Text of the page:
District officials have declared success. However, only one-third of students enrolled in the new schools designated for them, far less than the 80 percent Tyrell predicted. Also, the district wound up spending $30 million to move materials from the schools and secure the buildings, three times the $8.9 million initial contract. Only one shuttered school building has been sold.
3. Social media law: CPS won’t compel students to give officials their passwords to Facebook, SnapChat, Instagram and any other social media platform, according to an article in DNAinfo. A new state law gives school districts the right to design their own cyber-bullying policies, which could include allowing school administrators to force students to provide their passwords. CPS spokeswoman Lauren Huffman said that CPS’ policy calls on staff to monitor public items on social media, but not to try to access private pages. The district’s policy, she said, takes bullying of any type seriously.
But a downstate Belleville school district already used the new law and forced some students to give up passwords, which has led to numerous inquiries to the American Civil Liberties Union, Illinois chapter spokesman Edwin Yohnka told DNAinfo. Yohnka said the ACLU is troubled by the new law and believes compelling students to give up their passwords crosses the line. In fact, Yohnka said that the ACLU is against any policy that give schools power to punish students for activity outside of school and would rather see that left to parents.
4. Testing, testing: The use--or overuse, in critic’s eyes--of standardized tests has become arguably the biggest controversy in education these days. Testing is one thing that Secretary of Education Arne Duncan refuses to budge on, despite a growing national backlash: Annual standardized tests should remain mandatory under any rewrite of the federal No Child Left Behind Act.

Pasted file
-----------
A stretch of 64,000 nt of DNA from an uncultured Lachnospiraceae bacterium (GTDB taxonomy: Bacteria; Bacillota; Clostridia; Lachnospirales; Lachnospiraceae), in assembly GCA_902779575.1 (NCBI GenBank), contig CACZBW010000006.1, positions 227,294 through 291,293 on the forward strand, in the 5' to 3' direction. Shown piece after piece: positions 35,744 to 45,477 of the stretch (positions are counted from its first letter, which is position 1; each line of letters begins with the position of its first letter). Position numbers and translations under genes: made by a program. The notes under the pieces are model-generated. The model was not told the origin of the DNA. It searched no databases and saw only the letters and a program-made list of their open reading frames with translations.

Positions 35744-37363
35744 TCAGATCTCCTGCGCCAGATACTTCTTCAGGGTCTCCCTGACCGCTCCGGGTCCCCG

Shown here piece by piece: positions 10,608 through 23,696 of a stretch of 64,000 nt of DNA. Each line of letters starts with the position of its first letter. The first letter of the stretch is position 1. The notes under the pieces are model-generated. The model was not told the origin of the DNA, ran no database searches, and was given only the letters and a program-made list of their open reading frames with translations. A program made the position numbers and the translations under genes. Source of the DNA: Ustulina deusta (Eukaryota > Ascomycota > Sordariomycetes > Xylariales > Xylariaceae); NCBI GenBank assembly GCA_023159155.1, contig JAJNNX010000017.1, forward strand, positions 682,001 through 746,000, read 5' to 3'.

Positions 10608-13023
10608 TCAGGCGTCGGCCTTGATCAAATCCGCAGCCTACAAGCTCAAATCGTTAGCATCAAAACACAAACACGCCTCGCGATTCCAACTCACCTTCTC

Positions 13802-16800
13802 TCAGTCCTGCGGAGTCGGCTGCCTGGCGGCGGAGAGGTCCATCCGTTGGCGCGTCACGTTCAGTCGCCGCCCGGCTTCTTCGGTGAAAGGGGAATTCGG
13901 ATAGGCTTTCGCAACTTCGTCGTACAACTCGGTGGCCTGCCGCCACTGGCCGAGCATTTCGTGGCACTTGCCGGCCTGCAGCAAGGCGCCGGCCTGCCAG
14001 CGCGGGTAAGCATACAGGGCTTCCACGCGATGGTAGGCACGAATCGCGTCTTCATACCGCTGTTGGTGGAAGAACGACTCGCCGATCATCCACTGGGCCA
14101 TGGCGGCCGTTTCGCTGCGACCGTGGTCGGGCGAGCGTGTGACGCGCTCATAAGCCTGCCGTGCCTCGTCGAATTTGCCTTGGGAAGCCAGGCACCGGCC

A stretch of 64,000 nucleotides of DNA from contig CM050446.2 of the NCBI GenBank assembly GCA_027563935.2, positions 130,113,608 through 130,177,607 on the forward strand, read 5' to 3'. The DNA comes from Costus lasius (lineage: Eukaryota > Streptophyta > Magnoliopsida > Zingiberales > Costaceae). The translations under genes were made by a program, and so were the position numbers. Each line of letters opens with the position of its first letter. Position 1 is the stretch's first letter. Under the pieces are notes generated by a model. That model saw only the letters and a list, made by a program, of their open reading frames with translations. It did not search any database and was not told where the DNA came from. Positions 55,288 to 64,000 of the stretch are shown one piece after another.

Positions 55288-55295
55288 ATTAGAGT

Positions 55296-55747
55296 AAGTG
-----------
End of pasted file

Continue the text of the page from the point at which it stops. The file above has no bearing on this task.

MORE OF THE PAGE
In an interview on National Public Radio’s Morning Edition, NPR reporter Anya Kamenetz breaks down why many teachers feel testing has distorted the learning process and what states and schools could do instead to assess learning. Kamenetz is the author of a recent book “The Test: Why our schools are obsessed with standardized testing--but you don’t have to be.”
5. More on learning time: Children in high-poverty public schools don’t have access to the extra learning time that students in wealthier schools routinely take advantage of. The latest issue of Voices in Urban Education from The Annenberg Institute for School Reform at Brown University tackles learning time from this perspective of equity.
A national cross-section of authors write about using learning time in new ways in schools in poor neighborhoods. Among the programs noted are the TIME Collaborative of the National Center on Time and Learning and the Ford Foundation, through which 39 schools are each adding 300 hours of time to the school year for all students (the equivalent of 50 days for a 6-hour school day).
The authors of one article make a critical point: Children in poor neighborhoods often experience considerable stress in their family life--unstable housing, lack of medical and dental care, community violence and so on--that impacts learning time by making it more likely they will miss class and more difficult for them to concentrate on academics.